Surrounded by koppies and flanked by the towering Coleskop, when the sun slips to the horizon, brushing the skies with brilliant hues, Coleskop’s former name, Toverberg (Magic Mountain), seems more appropriate. So named because, for the traveller, it is visible from 40km but appears to get no closer. In 1814, a mission station was built here in the hope of bringing peace to the volatile frontier area of the Cape Colony.

A second mission station, Hepzibah, was built a few kilometres away and the two soon attracted 1 700 Khoisan. In 1829, nervous farmers petitioned for a town to be established and 18 138ha was set aside. The first erven were sold in November 1830 and the town was named after Sir Lowry Cole, then Cape Governor. The Transvaal Republic’s President, Paul Kruger, born in Cradock in 1825, is believed to have spent his formative years on the farm, Vaalbank, falling in what was, by 1830, the town of Colesberg.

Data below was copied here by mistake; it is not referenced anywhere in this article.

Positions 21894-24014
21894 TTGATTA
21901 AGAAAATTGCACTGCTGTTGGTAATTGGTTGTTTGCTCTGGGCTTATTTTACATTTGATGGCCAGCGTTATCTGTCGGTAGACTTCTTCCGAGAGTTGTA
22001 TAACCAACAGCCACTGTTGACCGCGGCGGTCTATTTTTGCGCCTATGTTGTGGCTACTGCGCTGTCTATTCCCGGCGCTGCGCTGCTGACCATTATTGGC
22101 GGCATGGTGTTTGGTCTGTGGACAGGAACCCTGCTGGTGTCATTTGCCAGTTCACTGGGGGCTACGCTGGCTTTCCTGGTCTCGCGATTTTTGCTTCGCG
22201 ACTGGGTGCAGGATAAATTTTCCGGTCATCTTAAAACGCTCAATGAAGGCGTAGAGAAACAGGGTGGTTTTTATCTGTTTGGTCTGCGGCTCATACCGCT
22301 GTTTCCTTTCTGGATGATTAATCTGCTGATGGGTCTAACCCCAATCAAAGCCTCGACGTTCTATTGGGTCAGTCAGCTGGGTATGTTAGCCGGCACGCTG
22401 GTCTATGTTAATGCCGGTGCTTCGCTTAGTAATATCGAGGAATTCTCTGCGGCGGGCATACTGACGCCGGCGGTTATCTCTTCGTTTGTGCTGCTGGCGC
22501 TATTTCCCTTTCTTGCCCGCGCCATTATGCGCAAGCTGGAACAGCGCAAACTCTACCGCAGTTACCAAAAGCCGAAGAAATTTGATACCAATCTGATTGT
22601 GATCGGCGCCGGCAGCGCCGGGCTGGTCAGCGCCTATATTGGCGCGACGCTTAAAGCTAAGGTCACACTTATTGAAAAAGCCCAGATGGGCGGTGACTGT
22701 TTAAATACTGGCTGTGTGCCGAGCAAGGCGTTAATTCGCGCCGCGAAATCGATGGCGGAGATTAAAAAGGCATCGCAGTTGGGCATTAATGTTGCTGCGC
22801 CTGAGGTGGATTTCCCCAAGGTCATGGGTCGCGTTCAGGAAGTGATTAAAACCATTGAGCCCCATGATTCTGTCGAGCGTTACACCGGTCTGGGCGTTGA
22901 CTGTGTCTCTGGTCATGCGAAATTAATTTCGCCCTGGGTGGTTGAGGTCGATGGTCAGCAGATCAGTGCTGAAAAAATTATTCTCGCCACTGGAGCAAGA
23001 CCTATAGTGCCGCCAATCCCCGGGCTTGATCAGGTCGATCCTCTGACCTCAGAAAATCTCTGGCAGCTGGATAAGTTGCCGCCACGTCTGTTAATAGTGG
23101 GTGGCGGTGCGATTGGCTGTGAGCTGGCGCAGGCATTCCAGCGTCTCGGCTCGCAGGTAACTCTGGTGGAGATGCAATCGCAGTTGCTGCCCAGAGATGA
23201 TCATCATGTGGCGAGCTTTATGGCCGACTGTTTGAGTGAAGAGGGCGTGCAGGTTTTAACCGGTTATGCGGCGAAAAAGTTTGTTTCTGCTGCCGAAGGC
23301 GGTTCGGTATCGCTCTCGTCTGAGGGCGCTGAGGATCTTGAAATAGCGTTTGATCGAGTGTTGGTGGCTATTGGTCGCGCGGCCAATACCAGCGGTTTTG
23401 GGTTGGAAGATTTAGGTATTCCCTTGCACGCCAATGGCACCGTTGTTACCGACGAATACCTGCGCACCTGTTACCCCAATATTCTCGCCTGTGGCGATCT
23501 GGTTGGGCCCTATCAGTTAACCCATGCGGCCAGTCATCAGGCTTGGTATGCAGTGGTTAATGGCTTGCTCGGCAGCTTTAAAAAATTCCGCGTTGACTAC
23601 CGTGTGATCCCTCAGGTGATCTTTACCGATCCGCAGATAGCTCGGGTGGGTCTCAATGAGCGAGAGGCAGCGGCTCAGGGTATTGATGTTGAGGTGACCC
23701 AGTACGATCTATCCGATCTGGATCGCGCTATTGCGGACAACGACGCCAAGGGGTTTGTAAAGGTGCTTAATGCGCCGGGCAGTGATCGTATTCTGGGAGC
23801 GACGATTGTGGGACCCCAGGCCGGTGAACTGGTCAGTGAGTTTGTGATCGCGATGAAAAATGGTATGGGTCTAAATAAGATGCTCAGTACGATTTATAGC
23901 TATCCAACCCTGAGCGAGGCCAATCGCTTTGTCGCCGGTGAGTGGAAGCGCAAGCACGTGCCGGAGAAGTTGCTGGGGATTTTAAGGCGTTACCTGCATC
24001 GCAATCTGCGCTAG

Today, Colesberg is a traveller’s oasis on the main Cape Town-Johannesburg route, the N1, offering many attractive accommodation establishments. In a sheep-farming area spread over half-a-million hectares, greater Colesberg breeds many of the country’s top Merinos. It is also renowned for producing high-quality racehorses.

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